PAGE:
Four Steps To Healthy Family Meals



Family Features Photo

Pumpkin Pie Muffins


Family Features Photo

South of the Border Fritatta

With busy family schedules and limited time, it seems harder than ever to maintain a healthy lifestyle. But according to a new book, there are ways to help your family develop the healthy habits they need — even when you don’t have much time.

“Weight Watchers Eat! Move! Play! A Parent’s Guide for Raising Healthy, Happy Kids,” (Wiley Publishing, March 2010), is designed to help the whole family develop a positive relationship with their own bodies, a taste for wholesome, nutritious foods, and a love of physical movement. In addition to over 75 kid-friendly recipes, the book offers plenty of practical advice based on research and expert opinions.

According to the authors, these four meal planning steps can help you and your family develop healthier eating habits that can last a lifetime.

Step 1: Establish a regular schedule for eating. Plan on having three meals each day, and one or two snacks, depending on the age of your children. If you can set approximate times for regular meals, that’s great, but be flexible so you can adjust to other activities that come up.

Step 2: Stick with the nutrition basics: whole grains, colorful fruits and vegetables, low-fat dairy products and lean meats. Think about how to conceptualize a healthy plate. Divide a lunch or dinner plate into thirds: one-third should contain lean protein, one-third might have a nonstarchy vegetable, and the last third can contain either a whole-grain food, a starchy veggie or fruit.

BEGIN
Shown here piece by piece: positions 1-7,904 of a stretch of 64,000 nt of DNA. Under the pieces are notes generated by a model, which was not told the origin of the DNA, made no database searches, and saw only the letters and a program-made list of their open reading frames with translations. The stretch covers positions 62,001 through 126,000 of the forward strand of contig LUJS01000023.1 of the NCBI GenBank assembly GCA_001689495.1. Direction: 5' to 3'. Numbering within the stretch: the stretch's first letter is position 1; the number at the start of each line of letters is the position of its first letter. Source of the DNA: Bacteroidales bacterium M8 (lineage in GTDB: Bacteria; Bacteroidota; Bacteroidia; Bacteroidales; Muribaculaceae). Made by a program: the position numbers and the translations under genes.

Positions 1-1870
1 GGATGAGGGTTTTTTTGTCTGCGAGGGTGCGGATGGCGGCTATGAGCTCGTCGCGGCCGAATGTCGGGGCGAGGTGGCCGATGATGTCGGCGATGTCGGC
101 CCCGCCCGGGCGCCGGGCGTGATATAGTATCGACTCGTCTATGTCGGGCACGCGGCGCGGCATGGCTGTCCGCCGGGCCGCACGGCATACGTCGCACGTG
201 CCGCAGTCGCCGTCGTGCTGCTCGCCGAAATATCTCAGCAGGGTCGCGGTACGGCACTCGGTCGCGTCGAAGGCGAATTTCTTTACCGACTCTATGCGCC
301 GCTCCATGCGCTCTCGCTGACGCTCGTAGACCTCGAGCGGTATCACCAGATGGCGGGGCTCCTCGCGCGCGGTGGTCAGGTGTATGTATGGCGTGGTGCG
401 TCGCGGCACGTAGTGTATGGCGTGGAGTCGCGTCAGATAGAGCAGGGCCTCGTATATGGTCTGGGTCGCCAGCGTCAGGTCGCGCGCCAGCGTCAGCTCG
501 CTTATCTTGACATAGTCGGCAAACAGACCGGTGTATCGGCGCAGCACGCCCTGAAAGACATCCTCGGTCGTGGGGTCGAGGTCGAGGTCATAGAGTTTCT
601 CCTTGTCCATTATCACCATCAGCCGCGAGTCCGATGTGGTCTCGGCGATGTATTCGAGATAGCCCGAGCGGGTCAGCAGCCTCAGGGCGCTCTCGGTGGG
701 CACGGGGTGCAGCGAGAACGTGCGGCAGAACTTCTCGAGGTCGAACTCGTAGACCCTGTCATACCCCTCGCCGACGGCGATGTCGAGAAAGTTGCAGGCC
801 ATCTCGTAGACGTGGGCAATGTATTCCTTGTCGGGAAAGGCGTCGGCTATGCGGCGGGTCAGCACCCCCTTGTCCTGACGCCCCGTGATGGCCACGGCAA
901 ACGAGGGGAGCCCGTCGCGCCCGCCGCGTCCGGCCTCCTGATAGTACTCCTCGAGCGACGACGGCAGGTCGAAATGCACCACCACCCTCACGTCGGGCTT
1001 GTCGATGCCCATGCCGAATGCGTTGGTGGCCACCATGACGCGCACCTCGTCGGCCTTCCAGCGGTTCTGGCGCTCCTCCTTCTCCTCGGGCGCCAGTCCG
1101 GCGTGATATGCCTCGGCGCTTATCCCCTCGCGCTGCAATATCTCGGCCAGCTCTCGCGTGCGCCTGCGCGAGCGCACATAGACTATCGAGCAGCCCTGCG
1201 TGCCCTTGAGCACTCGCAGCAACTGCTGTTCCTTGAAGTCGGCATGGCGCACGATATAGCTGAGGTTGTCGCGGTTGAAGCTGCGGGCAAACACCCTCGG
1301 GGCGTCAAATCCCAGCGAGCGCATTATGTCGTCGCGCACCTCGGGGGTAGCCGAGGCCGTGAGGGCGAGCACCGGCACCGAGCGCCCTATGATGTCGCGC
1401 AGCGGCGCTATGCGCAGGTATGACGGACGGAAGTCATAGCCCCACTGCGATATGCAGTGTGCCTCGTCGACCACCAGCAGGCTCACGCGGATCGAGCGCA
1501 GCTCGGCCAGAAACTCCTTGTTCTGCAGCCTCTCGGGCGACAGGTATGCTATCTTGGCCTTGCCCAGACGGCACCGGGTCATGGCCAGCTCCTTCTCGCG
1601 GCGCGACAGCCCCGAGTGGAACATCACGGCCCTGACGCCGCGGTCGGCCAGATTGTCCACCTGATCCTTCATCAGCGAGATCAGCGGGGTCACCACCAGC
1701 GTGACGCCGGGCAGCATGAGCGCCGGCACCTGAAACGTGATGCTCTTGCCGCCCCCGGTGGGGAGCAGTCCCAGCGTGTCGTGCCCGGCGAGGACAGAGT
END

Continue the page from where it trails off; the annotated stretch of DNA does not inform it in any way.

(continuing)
Step 3: Become a savvy shopper. Don’t shop when you or your kids are hungry. Make a list of items you need and stick to it. Spend the most time along the perimeter of the store where you’ll find the major food groups.

Step 4: Stock the fridge, pantry and cabinets with mostly healthy staples and snacks, and limit the junk foods you keep on hand.

Kick-start your family’s day — and their healthy eating habits — with this delicious pumpkin muffin recipe.

Pumpkin Pie Muffins

Preparation time: 15 minutes; baking time: 20 minutes; makes 12 servings

1 cup all-purpose flour

3/4 cup whole wheat pastry flour

1-1/4 cups granulated sugar

1-1/4 teaspoon cinnamon

1/2 teaspoon salt (half)

1/2 teaspoon ground nutmeg (half)

1/2 teaspoon ground cloves (half)

1/2 cup raisins (half)

2 large eggs, lightly beaten

1 cup canned pumpkin puree

1/3 cup canola oil

1/3 cup water

2 tablespoons raw pumpkin seeds

Preheat oven to 350 degrees. Spray cups of a 12-cup muffin pan with nonstick spray.

Sift flours, sugar, baking soda, cinnamon, salt, nutmeg and cloves into a large bowl.

Stir in raisins. Beat eggs, pumpkin puree, oil and water together in another bowl. Add pumpkin mixture to flour mixture and stir until just blended.

Spoon batter into muffin cups, filling each about two-thirds full. Sprinkle with pumpkin seeds. Bake until a toothpick inserted into a muffin comes out clean, about 20 minutes. Cool in pan on a rack for 10 minutes; remove muffins from pan and serve warm, or cool completely on rack.